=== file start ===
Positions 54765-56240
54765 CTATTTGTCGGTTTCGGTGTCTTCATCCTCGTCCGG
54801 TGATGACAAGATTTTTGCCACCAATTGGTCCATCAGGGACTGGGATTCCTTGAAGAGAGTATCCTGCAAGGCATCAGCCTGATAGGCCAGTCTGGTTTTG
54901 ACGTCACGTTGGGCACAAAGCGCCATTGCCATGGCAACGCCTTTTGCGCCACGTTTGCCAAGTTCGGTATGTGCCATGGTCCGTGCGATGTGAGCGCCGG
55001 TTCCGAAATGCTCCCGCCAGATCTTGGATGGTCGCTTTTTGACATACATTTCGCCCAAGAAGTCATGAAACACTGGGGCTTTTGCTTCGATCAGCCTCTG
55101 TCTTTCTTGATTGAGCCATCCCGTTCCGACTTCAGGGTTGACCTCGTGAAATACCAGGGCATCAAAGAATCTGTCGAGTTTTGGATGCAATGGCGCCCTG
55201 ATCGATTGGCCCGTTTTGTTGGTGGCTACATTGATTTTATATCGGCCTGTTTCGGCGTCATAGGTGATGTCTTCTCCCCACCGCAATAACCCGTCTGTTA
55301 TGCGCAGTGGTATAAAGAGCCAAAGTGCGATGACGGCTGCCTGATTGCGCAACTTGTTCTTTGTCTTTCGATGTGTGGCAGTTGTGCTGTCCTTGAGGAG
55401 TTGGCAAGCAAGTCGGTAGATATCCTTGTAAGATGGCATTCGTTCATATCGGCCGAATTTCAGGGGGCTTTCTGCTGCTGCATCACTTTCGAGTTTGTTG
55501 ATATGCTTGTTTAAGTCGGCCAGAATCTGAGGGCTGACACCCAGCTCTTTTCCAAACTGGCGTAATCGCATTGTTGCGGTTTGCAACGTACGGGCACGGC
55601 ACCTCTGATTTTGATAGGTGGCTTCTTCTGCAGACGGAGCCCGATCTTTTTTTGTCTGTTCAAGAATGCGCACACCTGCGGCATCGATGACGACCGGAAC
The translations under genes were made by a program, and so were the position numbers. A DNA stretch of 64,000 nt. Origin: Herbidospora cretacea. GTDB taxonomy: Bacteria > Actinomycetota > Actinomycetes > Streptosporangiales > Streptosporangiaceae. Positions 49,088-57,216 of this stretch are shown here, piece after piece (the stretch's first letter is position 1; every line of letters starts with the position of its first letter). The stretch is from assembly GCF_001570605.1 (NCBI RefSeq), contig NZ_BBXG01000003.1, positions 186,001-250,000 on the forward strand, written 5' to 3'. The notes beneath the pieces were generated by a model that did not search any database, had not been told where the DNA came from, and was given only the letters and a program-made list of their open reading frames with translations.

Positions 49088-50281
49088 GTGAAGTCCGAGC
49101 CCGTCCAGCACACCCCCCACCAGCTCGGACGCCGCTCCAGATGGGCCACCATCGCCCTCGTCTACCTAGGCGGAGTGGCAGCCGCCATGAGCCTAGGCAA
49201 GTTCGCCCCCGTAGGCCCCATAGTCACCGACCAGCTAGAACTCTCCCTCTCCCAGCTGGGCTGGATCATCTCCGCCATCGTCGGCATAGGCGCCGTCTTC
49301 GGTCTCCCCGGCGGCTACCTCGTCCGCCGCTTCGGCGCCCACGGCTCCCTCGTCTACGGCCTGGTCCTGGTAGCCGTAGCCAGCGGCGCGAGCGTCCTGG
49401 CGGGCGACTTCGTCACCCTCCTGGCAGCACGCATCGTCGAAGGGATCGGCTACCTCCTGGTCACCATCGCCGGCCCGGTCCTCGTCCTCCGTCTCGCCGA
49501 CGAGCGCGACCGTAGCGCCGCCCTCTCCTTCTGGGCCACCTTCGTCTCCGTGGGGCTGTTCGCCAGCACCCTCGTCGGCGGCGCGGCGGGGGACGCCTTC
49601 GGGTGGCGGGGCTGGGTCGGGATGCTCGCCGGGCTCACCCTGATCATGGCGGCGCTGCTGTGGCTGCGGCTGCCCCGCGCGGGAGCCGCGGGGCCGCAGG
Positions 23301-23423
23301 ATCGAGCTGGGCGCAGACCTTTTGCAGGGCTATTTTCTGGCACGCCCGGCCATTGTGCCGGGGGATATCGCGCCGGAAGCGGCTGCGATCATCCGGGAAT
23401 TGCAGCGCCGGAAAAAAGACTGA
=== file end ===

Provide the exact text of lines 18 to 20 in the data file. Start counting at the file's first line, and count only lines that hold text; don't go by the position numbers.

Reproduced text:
49401 CGGGCGACTTCGTCACCCTCCTGGCAGCACGCATCGTCGAAGGGATCGGCTACCTCCTGGTCACCATCGCCGGCCCGGTCCTCGTCCTCCGTCTCGCCGA
49501 CGAGCGCGACCGTAGCGCCGCCCTCTCCTTCTGGGCCACCTTCGTCTCCGTGGGGCTGTTCGCCAGCACCCTCGTCGGCGGCGCGGCGGGGGACGCCTTC
49601 GGGTGGCGGGGCTGGGTCGGGATGCTCGCCGGGCTCACCCTGATCATGGCGGCGCTGCTGTGGCTGCGGCTGCCCCGCGCGGGAGCCGCGGGGCCGCAGG